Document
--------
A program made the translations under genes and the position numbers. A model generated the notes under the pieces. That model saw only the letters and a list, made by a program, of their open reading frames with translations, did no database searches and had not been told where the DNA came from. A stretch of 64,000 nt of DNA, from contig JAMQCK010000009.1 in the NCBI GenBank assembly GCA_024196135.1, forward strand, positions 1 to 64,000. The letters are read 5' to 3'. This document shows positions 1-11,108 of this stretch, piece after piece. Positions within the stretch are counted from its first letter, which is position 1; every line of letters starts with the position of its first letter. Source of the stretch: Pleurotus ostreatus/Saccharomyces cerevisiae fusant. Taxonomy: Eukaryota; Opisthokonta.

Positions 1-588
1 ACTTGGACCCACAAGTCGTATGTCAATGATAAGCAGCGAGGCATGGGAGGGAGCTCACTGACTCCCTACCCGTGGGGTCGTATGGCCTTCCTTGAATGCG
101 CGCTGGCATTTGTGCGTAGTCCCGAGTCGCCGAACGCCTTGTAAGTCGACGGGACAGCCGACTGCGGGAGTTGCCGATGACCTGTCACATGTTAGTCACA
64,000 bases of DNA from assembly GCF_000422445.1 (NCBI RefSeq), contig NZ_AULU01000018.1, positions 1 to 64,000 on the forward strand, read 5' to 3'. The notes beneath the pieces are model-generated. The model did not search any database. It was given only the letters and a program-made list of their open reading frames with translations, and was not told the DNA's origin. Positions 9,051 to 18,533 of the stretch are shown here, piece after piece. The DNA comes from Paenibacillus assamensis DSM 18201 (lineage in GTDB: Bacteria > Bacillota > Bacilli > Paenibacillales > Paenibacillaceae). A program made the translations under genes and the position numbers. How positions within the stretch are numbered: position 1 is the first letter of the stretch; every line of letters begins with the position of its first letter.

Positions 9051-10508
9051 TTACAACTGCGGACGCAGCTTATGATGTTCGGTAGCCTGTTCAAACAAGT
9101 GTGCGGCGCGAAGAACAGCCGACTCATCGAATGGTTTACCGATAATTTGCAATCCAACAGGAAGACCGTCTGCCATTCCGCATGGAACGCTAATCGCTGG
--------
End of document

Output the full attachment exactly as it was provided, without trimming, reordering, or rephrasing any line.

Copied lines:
A program made the translations under genes and the position numbers. A model generated the notes under the pieces. That model saw only the letters and a list, made by a program, of their open reading frames with translations, did no database searches and had not been told where the DNA came from. A stretch of 64,000 nt of DNA, from contig JAMQCK010000009.1 in the NCBI GenBank assembly GCA_024196135.1, forward strand, positions 1 to 64,000. The letters are read 5' to 3'. This document shows positions 1-11,108 of this stretch, piece after piece. Positions within the stretch are counted from its first letter, which is position 1; every line of letters starts with the position of its first letter. Source of the stretch: Pleurotus ostreatus/Saccharomyces cerevisiae fusant. Taxonomy: Eukaryota; Opisthokonta.

Positions 1-588
1 ACTTGGACCCACAAGTCGTATGTCAATGATAAGCAGCGAGGCATGGGAGGGAGCTCACTGACTCCCTACCCGTGGGGTCGTATGGCCTTCCTTGAATGCG
101 CGCTGGCATTTGTGCGTAGTCCCGAGTCGCCGAACGCCTTGTAAGTCGACGGGACAGCCGACTGCGGGAGTTGCCGATGACCTGTCACATGTTAGTCACA
64,000 bases of DNA from assembly GCF_000422445.1 (NCBI RefSeq), contig NZ_AULU01000018.1, positions 1 to 64,000 on the forward strand, read 5' to 3'. The notes beneath the pieces are model-generated. The model did not search any database. It was given only the letters and a program-made list of their open reading frames with translations, and was not told the DNA's origin. Positions 9,051 to 18,533 of the stretch are shown here, piece after piece. The DNA comes from Paenibacillus assamensis DSM 18201 (lineage in GTDB: Bacteria > Bacillota > Bacilli > Paenibacillales > Paenibacillaceae). A program made the translations under genes and the position numbers. How positions within the stretch are numbered: position 1 is the first letter of the stretch; every line of letters begins with the position of its first letter.

Positions 9051-10508
9051 TTACAACTGCGGACGCAGCTTATGATGTTCGGTAGCCTGTTCAAACAAGT
9101 GTGCGGCGCGAAGAACAGCCGACTCATCGAATGGTTTACCGATAATTTGCAATCCAACAGGAAGACCGTCTGCCATTCCGCATGGAACGCTAATCGCTGG